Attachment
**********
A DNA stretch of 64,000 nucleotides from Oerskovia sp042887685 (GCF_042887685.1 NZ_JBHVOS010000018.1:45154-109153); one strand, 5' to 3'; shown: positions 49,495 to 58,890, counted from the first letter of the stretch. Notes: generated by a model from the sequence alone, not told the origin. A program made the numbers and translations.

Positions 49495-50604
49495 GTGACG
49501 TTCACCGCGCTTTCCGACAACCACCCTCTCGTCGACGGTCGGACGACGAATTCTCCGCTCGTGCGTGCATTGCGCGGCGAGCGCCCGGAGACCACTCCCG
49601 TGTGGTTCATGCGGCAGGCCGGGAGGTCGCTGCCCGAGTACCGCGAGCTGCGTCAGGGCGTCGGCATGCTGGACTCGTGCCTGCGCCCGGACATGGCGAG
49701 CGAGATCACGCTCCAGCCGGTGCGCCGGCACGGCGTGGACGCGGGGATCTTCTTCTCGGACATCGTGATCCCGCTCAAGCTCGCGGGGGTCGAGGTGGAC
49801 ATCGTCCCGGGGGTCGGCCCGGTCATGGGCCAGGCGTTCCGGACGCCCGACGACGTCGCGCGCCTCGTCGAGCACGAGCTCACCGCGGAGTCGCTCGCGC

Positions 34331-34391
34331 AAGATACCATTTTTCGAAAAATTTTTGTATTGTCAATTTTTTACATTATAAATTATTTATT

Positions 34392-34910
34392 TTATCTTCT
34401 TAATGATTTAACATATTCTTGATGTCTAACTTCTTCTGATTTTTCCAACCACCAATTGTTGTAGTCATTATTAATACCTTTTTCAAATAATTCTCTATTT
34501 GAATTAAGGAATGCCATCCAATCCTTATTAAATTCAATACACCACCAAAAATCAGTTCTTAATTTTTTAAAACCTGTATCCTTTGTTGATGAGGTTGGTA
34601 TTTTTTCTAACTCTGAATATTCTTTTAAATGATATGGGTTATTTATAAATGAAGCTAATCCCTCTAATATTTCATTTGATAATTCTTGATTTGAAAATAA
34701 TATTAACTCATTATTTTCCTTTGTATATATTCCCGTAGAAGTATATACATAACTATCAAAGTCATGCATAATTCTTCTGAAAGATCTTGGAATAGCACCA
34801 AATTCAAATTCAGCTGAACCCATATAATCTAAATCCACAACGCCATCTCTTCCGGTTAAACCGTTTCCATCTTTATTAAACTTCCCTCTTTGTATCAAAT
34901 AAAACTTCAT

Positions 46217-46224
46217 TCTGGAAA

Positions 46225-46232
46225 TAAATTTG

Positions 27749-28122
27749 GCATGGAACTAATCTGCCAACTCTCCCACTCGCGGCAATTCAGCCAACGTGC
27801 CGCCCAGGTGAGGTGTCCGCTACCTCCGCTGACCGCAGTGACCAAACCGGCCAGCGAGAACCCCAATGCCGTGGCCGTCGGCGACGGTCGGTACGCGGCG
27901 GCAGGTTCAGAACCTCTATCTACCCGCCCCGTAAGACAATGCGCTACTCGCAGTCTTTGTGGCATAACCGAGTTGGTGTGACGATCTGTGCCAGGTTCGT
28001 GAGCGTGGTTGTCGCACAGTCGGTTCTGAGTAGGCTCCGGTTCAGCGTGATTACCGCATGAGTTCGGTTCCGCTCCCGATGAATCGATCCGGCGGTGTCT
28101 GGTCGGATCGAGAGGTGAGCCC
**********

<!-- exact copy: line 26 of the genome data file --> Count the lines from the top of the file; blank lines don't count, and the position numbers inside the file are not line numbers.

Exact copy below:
28001 GAGCGTGGTTGTCGCACAGTCGGTTCTGAGTAGGCTCCGGTTCAGCGTGATTACCGCATGAGTTCGGTTCCGCTCCCGATGAATCGATCCGGCGGTGTCT